The DVD is nicely presented. The Technicolor video transfer is sharp and pleasant. The audio sounds great, but the 5.1 at times can be taxing to your sound system. There is also a brief making of documentary called "Right Here in River City" that offers some cute tidbits and is introduced by a still beautiful Shirley Jones. Watch for Ron Howard's Dad, Rance in a small role!
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5.0 out of 5 stars The Wells Fargo Wagon and Little Ronnie Howard!, April 28 2002
This review is from: Music Man, the (VHS Tape)
Meredith Willson's "The Music Man" was a phenomenal success on Broadway (1957) before it came to Hollywood. At this point in time, in Hollywood musical history, studios wanted to be certain that they had a "sure thing" before they expended any amount of money on the musical. Consequently, most of the musicals being made in Hollywood had previously been successful on Broadway. The same principle applied to "The Music Man."
Director Morton DaCosta and choreographer Onna White also handled the Broadway production and several of the original Broadway cast members were featured in the movie including Pert Kelton, The Buffalo Bills singing quartet and last but not least Robert Preston. Even though Preston portrayed the dynamic Professor Hill on Broadway, he was awarded the starring role in the movie only after Cary Grant turned down the studio. Preston's enthusiastic character in the movie, his style, his charm and his personality reflected in Professor Hill are the qualities that went on to make the movie as successful as the Broadway play. According to Ted Sennett in his book 'Hollywood Musicals,' "His performance is a miracle of energy and drive, perfectly in key to the style and intention of the film."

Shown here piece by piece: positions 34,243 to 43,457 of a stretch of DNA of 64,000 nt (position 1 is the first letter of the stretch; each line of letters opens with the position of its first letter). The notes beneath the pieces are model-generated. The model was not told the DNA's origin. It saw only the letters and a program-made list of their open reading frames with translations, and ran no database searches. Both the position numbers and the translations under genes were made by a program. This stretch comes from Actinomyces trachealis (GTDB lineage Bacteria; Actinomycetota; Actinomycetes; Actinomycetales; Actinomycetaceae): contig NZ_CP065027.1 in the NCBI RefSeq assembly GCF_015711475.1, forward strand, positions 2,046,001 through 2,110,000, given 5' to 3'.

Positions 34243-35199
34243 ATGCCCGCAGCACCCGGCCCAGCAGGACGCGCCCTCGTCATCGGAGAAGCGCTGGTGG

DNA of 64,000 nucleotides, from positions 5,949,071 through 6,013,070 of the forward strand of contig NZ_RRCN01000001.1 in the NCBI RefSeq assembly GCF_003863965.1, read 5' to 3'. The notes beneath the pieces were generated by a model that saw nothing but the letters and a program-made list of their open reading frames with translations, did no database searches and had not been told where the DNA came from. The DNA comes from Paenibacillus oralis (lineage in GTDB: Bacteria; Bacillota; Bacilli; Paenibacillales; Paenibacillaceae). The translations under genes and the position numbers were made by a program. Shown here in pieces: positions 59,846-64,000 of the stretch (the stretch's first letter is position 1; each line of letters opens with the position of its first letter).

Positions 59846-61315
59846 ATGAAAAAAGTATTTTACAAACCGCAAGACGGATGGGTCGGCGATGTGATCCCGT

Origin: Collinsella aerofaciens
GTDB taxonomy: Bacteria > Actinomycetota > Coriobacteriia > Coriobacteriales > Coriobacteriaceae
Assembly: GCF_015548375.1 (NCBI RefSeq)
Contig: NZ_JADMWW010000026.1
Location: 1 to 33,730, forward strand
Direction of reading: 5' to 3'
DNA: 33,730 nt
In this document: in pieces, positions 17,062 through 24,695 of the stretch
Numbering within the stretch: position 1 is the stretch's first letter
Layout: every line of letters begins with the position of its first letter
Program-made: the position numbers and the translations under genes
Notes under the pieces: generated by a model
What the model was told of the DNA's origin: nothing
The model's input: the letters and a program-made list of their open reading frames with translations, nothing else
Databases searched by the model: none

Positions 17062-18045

"The Music Man" centers on down home America, Iowa style, circa 1912. The crux of the plot involves a fast-talking, good looking, and smooth kind of guy called Professor Harold Hill. In actuality, he's a con man who goes from small town to small town, making a fast buck. However, when he arrives in River City, he doesn't realize that he has met his Waterloo. He proceeds in trying to convince these small town folks that there's 'trouble right here in River City,' referring to the young people who are hanging around with nothing to do. He puts himself across as a music teacher and tries to get all of the parents to buy band instruments and uniforms in order to form a band that he can instruct. Wanting to do the best for their children, parents go along with his suggestion, not realizing that he knows nothing about music, bands or band instruments. Marian (Shirley Jones), the town's librarian sees through his façade but also at the same time, falls in love with him. The movie ends with the famous song '76 trombones.'